Safe use of medication for children

Know what to watch for

Prescribed medications, as with any other health product, can have a variety of known and unknown side effects, especially as it pertains to individual sensitivities and reactions to health products. Know what to expect from medications your doctor prescribes for your kids by asking questions up front. Here are some of the key things to know about medications:

The medication's name

Most medications have both a brand and a generic name. Have your health professional provider write both out for you, and find out if it matters which one you buy. When picking up the prescription, check the label to make sure it's the right medication.

What the medication is for

How does it work? Ask for a clear explanation of the health issue being addressed.

How the medication is given

Carefully read the label so you know how much medication to give, how often to give it and for how long. You should also check if the medication should be given with food or if some foods should be avoided. Some pills are OK to crush and mix with juice or milk, others have to be taken whole. If the medication has a strong taste, ask what can be done to mask it. You should also ask for a measuring tool like a calibrated oral syringe for liquid medications to make sure you're giving the proper doses.

If your child's weight has an impact on the dose

How much of a weight change (gain or loss) would require a change in the medication's dose?

How quickly the medication works

How are you supposed to know if the medication is having the intended effect? How long should you wait before calling a health professional if there is no improvement to your child's condition?

Potential serious reaction ingredients that may cause an allergic reaction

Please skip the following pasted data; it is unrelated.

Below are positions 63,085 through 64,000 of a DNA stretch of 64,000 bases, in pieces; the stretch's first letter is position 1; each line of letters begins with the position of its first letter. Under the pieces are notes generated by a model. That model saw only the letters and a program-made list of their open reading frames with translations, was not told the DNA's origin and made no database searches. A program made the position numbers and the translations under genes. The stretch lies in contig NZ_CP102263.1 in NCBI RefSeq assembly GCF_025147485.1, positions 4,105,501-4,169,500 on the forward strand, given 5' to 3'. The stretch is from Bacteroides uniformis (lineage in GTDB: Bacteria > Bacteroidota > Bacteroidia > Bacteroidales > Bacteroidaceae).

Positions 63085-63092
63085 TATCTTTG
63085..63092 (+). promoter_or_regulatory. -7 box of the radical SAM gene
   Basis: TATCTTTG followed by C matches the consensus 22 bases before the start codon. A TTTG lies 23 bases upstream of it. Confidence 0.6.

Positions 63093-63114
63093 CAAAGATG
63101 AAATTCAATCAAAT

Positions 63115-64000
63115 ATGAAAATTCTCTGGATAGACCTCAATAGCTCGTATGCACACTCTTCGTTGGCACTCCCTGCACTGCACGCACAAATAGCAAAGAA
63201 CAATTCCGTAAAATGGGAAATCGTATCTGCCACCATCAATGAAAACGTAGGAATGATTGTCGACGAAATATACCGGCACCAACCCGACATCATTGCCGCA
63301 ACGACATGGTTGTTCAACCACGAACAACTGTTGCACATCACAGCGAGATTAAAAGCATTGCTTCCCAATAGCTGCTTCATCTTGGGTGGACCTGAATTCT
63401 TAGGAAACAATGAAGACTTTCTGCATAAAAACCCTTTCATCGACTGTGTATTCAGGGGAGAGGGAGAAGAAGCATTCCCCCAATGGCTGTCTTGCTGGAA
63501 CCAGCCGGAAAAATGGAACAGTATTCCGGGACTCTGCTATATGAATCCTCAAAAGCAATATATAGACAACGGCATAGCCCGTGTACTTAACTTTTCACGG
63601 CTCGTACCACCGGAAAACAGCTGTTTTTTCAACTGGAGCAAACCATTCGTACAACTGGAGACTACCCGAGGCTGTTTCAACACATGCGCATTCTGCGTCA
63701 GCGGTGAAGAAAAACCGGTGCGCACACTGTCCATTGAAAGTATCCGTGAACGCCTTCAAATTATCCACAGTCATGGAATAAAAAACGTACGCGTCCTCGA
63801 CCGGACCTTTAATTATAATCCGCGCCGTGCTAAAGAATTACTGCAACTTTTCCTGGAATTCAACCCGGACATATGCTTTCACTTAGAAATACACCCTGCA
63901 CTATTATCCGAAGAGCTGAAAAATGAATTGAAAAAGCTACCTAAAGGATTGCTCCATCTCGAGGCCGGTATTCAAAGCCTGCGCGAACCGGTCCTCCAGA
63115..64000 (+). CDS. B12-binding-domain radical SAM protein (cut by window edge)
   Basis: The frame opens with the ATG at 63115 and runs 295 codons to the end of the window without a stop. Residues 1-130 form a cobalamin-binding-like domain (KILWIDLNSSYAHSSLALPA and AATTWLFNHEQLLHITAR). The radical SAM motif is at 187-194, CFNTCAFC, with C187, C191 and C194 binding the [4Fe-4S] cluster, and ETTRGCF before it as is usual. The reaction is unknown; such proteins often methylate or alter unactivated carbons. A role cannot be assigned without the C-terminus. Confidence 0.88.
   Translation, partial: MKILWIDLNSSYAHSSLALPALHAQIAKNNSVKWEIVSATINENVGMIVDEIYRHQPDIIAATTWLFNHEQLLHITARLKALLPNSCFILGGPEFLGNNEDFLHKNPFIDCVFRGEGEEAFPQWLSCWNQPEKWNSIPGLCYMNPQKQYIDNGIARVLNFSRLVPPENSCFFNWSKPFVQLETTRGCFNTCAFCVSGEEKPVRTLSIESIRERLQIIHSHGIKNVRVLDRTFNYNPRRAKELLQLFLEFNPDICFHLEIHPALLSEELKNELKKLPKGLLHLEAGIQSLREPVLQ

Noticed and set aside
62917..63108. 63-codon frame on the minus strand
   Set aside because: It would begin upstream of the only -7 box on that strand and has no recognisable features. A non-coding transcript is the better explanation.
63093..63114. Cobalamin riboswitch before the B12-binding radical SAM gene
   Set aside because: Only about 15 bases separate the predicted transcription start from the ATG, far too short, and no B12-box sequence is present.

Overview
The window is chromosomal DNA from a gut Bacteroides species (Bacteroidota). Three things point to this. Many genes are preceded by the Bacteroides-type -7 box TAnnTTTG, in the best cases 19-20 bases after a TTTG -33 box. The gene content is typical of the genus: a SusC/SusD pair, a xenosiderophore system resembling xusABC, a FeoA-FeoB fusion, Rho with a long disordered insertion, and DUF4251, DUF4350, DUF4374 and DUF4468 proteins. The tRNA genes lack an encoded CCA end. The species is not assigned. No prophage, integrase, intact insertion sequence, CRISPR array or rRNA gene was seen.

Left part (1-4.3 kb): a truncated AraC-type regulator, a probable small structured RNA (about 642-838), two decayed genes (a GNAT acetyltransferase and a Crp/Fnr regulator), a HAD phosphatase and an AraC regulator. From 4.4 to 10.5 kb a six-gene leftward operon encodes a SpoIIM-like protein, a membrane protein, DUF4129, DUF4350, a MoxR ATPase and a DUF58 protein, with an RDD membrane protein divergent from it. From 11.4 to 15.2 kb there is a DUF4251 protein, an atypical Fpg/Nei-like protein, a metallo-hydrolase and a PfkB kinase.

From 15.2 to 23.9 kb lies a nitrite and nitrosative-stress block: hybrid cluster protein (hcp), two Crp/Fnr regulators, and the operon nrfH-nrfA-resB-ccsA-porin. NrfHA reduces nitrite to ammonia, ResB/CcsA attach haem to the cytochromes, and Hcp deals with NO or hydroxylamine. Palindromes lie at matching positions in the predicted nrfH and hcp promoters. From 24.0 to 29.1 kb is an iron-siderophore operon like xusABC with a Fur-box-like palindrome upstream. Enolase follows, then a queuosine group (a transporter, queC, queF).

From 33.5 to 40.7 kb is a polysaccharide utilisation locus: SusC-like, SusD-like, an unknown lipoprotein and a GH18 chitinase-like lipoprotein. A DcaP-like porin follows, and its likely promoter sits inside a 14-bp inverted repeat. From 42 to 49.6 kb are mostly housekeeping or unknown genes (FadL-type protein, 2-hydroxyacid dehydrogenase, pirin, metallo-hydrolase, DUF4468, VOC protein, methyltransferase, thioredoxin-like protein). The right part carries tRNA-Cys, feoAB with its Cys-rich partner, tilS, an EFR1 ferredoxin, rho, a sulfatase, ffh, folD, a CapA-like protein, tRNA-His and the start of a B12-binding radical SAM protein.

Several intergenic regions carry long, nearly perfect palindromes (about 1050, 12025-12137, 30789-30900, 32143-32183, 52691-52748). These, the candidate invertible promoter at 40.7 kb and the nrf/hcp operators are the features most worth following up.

Ask about signs to watch for that might indicate a serious reaction - and if you see those signs, contact a health professional immediately. In the case of an accidental overdose, contact your poison control centre.

If the medication contains ingredients that may cause an allergic reaction

Tell your health professional about all your child's allergies - food-related, environmental and seasonal.

If the medication is safe to give with the other medications your child needs

Tell your health professional all other medications your child is taking including prescription, over-the-counter and natural health products. Also let your health professional know about existing or past conditions, reactions to medications, and past experiences with this medication. Ask if this prescription should not be taken with other products.

If the medication has changed in any way (amount, colour, taste or texture) from the last time it was prescribed

The ingredients of the medication may have changed, so ask your health professional each time you fill a prescription. You should also take note if the pill or liquid looks, tastes or feels different from the last time. Errors can occur when there is a change - for example, if the dose increases or decreases or you once received liquid form and now are given pills.

Report adverse Side Effects

Report side effects to health products, including prescription and non-prescription medications, biologics (including fractionated blood products and therapeutic and diagnostic vaccines), natural health products and radiopharmaceuticals to Health Canada's Canada Vigilance Program:

  • Calling toll-free at 1-866-234-2345
  • Visiting MedEffect Canada's Web page on Adverse Reaction Reporting for information on how to report online, by mail or by fax

To report reactions to cosmetics, medical devices, pesticides, veterinary drugs, consumer products, foods or any other product on the Canadian market, visit the Adverse Reaction Reporting for Specific Products.

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